an image diary

"And if he left off dreaming about you, where do you suppose you'd be? ... You'd be nowhere. Why, you're only a sort of thing in his dream! If that there King was to wake you'd go out -- bang! -- just like a candle!"

"Hush! You'll be waking him, I'm afraid, if you make so much noise."

"Well it's no use your talking about waking him when you're only one of the things in his dream. You know very well you're not real."

Tuesday, April 15, 2008

. .


In the dream my brother expressed disappointment over the jeans that shrank: remember how nice they were, he said, and I did. I remembered: what it's like, too, to finally have something new, something nice, something you can't afford, and to lose it to the wash. I remembered my father saying it's the luck of the poor, poor poor people can't win for nothin'. My brother kept saying goddamn, you know? Goddamn. I woke up sad and shaken. Such sorrow in things. This morning my coffee is weak.


(It doesn't: matter.)

Obama was explaining his trouble winning over small-town, working-class voters: “It’s not surprising then that they get bitter, they cling to guns or religion or antipathy to people who aren’t like them or anti-immigrant sentiment or anti-trade sentiment as a way to explain their frustrations.”

This sent me to Marx’s famous statement about religion in the introduction to his “Contribution to the Critique of Hegel’s Philosophy of Right”:

“Religious suffering is at the same time an expression of real suffering and a protest against real suffering. Religion is the sigh of the oppressed creature, the sentiment of a heartless world, and the soul of a soulless condition. It is the opium of the people.”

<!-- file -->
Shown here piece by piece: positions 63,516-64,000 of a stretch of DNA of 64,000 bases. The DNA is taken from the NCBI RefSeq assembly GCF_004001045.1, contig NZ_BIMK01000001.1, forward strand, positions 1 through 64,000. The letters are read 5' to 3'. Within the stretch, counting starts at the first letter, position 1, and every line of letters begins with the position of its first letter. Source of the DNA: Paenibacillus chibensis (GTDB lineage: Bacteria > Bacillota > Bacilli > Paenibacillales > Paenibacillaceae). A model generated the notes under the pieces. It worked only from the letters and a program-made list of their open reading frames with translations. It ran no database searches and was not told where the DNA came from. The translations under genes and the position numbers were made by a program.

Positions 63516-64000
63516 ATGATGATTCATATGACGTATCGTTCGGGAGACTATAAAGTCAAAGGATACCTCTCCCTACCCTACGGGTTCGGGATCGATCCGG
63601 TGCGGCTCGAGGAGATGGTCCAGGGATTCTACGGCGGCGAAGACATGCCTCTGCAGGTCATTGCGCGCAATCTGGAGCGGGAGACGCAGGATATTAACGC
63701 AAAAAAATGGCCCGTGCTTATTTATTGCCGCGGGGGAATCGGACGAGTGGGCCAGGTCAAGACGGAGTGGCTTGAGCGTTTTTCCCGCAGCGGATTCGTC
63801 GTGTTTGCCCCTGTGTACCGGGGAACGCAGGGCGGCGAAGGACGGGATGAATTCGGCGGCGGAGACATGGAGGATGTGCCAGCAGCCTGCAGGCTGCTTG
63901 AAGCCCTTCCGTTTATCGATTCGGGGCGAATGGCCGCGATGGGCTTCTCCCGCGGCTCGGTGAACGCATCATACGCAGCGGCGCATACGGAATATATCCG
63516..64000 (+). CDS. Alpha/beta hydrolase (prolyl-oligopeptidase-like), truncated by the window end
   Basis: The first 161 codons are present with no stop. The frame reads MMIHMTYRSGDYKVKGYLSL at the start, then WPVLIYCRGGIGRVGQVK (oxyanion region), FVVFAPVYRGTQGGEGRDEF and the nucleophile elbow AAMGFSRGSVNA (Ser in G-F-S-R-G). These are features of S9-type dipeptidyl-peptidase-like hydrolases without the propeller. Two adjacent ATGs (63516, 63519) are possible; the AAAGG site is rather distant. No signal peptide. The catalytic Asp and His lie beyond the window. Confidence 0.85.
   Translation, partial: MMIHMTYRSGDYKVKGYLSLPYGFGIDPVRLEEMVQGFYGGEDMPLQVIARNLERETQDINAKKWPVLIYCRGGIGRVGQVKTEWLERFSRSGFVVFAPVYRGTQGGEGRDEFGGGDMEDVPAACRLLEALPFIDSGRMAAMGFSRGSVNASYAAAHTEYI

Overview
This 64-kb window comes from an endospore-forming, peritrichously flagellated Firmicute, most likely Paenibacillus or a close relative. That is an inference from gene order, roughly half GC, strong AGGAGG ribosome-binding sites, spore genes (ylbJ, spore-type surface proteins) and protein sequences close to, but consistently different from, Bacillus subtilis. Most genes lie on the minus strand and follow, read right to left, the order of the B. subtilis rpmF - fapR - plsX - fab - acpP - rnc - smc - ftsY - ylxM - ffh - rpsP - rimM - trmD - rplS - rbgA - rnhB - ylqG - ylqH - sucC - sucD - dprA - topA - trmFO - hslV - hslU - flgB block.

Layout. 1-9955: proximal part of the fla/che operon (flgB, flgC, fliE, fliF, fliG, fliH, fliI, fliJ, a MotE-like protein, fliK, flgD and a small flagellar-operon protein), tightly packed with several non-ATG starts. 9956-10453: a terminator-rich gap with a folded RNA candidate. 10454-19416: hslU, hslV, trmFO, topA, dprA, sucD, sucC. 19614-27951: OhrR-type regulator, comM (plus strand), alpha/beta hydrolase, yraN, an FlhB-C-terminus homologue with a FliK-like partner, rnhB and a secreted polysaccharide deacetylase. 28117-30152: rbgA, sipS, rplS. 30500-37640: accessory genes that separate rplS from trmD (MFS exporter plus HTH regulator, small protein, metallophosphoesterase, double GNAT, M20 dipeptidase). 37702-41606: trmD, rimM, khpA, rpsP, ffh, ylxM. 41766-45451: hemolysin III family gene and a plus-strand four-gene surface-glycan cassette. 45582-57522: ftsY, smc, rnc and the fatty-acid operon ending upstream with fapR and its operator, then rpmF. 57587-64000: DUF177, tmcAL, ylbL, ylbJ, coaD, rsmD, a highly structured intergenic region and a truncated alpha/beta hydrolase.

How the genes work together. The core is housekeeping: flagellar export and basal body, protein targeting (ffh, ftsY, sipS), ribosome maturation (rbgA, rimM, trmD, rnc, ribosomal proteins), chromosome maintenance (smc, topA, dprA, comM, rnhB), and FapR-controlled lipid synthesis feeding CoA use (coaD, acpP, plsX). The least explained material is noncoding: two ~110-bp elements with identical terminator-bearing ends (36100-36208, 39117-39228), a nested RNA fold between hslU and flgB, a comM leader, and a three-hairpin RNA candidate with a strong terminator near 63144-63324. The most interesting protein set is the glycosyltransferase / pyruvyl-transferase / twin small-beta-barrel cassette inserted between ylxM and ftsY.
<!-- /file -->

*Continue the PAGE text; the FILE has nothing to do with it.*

Or, more succinctly, and in the original German in which Marx somehow always sounds better: “Die Religion ... ist das Opium des Volkes.”

Now, this is a point of view with a long intellectual pedigree prior to Marx, and many vocal adherents continuing into the 21st century. I don’t believe the claim is true, but it’s certainly worth considering, in college classrooms and beyond.

But it’s one thing for a German thinker to assert that “religion is the sigh of the oppressed creature.” It’s another thing for an American presidential candidate to claim that we “cling to ... religion” out of economic frustration.


"and what is the use of a book...without pictures or conversations?"

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